The Future of Food-lanta

Team: Rubez Chong, Sarah Von Ahn, Ayush Chakravarty

The data say that 21% of Atlantans live in low-income neighborhoods with limited access to fresh food. We want to tell this story because these challenges are not receiving enough attention in major Southern urban areas, where the issue is particularly acute. For this project, we used the USDA Food Research Atlas, and restricted to our census tracts of interest (everything within Fulton County).

We take on the role of a small group of food security advocates within the Atlanta Mayor’s office — we would have recently worked on initiatives to expand food access to underserved areas. For this particular activity, though, our goal is to get more people within the Mayor’s staff (public health experts, staff working on low-income issues, chamber of commerce liaisons) to pay attention to this particular challenge and ultimately, to move towards creating a Mayor’s Office of Food Access similar to those that already exist in a few major cities across America. As such, the context of this activity is a workshop at an annual conference amongst executives within Atlanta’s Mayor’s Office.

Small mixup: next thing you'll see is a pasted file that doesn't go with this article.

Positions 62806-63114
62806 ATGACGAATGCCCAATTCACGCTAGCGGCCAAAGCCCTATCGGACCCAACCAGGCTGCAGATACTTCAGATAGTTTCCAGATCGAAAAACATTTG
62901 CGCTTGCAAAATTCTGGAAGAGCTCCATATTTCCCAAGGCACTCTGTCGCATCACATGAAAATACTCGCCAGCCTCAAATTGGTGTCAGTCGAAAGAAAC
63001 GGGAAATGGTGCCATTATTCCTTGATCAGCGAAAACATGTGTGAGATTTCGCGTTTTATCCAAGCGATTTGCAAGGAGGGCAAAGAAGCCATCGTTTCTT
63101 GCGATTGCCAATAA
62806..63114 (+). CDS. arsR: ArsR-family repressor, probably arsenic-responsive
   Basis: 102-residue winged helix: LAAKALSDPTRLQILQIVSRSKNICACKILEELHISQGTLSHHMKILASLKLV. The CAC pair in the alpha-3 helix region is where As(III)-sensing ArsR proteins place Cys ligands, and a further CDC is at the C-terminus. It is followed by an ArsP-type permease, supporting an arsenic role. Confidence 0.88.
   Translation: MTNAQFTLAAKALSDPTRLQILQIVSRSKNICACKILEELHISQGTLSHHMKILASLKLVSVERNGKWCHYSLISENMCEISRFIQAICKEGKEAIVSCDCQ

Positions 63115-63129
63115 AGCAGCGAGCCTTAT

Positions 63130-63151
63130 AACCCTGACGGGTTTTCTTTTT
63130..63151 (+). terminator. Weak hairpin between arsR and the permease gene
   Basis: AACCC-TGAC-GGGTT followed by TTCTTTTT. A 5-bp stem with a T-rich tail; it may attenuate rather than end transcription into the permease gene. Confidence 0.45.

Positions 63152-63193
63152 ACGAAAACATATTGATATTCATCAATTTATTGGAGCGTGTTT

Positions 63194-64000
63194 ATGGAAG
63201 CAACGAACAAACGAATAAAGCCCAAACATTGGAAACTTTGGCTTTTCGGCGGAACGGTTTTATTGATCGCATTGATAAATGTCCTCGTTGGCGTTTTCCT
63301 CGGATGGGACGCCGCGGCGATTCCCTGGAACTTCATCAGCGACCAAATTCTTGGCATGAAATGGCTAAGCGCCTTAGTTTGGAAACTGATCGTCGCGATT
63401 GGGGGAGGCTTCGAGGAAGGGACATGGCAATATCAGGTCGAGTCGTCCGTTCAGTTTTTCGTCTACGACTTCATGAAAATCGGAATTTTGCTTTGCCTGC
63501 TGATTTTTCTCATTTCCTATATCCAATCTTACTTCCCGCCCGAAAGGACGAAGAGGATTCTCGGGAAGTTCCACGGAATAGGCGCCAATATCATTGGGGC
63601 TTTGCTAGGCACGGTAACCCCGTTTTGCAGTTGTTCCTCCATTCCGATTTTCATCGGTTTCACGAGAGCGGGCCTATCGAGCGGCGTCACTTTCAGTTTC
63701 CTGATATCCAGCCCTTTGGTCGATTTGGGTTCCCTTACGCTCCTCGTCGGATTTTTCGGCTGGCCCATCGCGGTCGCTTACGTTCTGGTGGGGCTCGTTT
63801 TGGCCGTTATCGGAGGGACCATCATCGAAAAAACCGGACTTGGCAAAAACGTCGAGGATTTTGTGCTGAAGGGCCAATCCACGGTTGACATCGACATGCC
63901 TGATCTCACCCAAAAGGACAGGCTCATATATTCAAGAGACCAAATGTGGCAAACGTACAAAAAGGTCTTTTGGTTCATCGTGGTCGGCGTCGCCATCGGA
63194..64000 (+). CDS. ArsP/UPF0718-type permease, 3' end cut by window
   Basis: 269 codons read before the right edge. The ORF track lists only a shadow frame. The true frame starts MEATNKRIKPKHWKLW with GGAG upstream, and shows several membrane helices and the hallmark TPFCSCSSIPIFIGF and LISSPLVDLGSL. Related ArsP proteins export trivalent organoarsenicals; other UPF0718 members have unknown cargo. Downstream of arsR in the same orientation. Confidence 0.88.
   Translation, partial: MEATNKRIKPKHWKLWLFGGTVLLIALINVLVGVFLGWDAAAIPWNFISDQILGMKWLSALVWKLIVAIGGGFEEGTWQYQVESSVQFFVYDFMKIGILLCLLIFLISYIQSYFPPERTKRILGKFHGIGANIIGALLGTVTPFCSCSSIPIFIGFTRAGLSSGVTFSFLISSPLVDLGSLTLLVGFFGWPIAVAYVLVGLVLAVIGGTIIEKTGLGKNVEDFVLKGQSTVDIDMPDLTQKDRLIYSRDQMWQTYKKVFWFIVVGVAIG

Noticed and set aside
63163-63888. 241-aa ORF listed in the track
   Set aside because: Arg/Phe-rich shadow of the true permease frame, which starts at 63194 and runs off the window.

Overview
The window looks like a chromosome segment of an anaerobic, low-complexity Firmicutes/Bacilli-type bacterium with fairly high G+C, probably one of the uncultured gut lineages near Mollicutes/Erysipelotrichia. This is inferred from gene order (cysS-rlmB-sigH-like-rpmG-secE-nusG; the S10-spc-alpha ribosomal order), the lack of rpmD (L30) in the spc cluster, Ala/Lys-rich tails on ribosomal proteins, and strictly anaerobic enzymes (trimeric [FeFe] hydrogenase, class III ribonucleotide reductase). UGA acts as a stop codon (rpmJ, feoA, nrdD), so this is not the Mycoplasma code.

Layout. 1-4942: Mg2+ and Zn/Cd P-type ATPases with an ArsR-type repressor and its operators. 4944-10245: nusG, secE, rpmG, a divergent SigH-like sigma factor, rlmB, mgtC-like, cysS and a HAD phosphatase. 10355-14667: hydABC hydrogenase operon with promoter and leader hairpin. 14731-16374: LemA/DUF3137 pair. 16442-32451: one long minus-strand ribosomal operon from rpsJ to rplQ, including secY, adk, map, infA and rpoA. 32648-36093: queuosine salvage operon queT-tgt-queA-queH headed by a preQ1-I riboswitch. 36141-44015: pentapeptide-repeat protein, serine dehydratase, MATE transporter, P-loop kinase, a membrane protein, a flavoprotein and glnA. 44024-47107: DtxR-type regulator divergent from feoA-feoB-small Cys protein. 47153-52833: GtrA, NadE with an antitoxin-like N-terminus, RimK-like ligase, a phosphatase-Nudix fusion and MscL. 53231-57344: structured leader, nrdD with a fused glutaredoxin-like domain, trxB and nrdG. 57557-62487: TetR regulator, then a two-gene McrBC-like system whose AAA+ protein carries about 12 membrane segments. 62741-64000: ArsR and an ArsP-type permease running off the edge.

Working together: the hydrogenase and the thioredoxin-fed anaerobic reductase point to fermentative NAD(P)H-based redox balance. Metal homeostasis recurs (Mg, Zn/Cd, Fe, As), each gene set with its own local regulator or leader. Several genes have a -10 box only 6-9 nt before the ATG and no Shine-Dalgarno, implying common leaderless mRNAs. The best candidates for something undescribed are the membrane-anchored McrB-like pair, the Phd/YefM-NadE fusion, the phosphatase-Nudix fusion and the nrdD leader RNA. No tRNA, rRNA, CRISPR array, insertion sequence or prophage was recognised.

The activity goes as follows: in our class of 15, we break people out into groups proportional to the county breakouts by type of food access (along the dimensions of access and income). To access each of their treats, Groups A, B, C, and D all have to accomplish different tasks (For example, group A, the high-income/high-access group just gets their treat at the door, but group D, the low-income, low-access group must do 15 jumping jacks and then walk up to the fourth floor for their treat).

We hope this game is effective on a few lines: for one, it is meant to generate empathy with the daily challenges of the individual, but also, when everyone comes back, characterize the sheer size of the problem: 3 of 15 people coming back panting when another 6 barely had to leave the room helps plot the data across an axis of humans. Finally, we hope that the embodiment will both spark discussion and encourage action (in this case by working to launch a food office).